Delay period is the time interval (measured in milliseconds) between the commencement of fuel injection and the beginning of ignition and combustion. The start of combustion is indicated by the deviation of point of the pressure curve above the normal compression pressure. In practice, this actual time is as low as 0.006 seconds. The delay period consists of the following:
1. Physical delay period.
2. Chemical delay period.
Physical delay period:
Physical delay period or the mixing period is the time elapses between the beginning of fuel injection and the beginning of pre flame reactions. During this period, heating, and vaporization of the fuel drop and diffusion of air into the vapour layer takes place. This results in the formation of suitable mixture of fuel vapour and air ready for chemical reaction.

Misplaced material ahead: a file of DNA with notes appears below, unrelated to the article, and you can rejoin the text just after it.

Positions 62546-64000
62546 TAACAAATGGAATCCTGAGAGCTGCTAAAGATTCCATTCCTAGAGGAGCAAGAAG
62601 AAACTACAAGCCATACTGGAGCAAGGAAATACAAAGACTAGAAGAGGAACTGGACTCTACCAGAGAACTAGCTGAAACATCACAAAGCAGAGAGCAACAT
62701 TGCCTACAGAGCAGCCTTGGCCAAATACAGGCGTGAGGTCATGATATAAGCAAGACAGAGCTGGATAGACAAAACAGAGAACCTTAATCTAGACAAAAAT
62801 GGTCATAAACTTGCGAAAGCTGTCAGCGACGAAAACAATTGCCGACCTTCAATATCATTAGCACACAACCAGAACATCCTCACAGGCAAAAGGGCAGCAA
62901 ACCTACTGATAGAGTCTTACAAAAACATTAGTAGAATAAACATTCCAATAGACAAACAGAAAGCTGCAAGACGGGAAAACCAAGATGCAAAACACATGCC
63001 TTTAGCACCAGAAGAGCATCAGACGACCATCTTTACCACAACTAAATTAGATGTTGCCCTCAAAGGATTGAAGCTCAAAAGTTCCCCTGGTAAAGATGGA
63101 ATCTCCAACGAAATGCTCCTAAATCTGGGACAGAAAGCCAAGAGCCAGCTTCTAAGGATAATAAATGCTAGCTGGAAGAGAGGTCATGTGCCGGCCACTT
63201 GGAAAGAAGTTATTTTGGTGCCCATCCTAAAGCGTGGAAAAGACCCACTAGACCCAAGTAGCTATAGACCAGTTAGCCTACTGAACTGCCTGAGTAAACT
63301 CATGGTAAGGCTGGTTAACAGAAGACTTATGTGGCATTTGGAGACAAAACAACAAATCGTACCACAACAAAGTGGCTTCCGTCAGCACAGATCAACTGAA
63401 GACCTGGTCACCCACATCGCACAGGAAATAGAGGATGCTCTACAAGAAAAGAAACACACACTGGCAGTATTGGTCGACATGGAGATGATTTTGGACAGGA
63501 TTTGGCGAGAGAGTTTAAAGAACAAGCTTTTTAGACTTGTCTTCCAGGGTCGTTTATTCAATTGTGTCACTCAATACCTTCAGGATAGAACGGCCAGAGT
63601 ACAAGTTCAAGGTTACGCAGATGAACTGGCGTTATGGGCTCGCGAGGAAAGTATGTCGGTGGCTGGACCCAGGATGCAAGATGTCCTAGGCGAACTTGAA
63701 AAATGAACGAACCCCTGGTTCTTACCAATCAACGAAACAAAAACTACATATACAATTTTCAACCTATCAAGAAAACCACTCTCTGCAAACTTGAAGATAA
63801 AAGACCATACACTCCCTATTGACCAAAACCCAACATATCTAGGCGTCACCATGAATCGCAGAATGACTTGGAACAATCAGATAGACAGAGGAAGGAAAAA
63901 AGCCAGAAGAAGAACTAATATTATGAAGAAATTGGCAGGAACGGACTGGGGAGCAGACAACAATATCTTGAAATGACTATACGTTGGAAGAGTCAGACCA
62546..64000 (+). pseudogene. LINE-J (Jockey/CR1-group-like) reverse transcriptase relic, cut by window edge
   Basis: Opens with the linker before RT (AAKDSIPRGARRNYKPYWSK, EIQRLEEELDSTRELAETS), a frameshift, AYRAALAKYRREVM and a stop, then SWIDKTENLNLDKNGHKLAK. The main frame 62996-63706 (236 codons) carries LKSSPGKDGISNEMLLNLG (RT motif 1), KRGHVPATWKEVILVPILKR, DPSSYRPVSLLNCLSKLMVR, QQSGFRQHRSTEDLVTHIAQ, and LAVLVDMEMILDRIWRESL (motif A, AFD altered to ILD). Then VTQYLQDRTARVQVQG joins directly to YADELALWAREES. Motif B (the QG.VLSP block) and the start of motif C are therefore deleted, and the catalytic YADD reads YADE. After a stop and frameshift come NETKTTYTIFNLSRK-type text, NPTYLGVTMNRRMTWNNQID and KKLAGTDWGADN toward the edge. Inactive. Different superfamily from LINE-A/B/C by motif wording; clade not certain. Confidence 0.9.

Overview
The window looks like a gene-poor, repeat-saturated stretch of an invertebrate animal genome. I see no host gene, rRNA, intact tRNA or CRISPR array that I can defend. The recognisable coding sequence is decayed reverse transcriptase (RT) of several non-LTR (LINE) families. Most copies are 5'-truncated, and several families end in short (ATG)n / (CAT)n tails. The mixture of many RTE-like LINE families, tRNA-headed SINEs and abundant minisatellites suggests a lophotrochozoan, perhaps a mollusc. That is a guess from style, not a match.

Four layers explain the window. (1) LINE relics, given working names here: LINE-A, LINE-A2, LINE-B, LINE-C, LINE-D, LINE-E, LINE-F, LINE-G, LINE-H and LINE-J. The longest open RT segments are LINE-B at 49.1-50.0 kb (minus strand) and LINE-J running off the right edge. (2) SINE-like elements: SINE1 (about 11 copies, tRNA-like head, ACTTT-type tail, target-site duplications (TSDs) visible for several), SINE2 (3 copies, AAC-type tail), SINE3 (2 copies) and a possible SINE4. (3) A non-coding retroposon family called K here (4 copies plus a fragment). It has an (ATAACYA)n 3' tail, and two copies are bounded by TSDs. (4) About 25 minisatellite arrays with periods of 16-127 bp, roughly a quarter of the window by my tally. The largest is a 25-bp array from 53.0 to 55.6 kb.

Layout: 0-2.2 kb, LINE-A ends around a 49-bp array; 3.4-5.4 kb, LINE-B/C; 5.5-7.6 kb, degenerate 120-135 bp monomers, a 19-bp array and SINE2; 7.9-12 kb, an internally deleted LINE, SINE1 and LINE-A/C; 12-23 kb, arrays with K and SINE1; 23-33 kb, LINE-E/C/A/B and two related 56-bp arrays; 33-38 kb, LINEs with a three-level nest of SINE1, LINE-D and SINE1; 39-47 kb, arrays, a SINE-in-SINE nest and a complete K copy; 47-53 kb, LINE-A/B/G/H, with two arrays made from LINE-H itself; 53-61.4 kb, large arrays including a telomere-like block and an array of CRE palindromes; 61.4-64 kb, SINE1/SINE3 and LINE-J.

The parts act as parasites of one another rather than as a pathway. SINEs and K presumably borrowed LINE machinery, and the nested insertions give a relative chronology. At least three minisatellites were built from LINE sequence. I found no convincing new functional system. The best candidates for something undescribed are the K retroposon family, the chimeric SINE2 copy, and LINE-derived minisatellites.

Chemical delay period:
Chemical delay period or integration period is the time that elapses between the beginning of chemical and beginning of ignition. During this period, the fuel vapour is being oxidized at an ever increasing rate until ignition occurs. In other words, this is the period taken up by the chemical reactions to attain the point of burning or self-ignition. In addition to the above, the delay period is also influenced by the degree of atomization i.e.disintegration of fuel jet injected and characteristics of combustion chamber. The delay is the more or less constant in time units. In high speed diesel engines, ignition delay is in the order of 0.0012 to 0.0018 seconds.
Factors influencing delay period:
1. Characteristics of fuel (self-ignition temperature, volatility and viscosity).
2. Temperature and pressure of compressed air.
3. Degree of atomization of injected fuel.
4. Air motion / turbulence present in the combustion space.
5. Engine speed.
6. Injection timing.
7. Characteristics of the combustion chamber.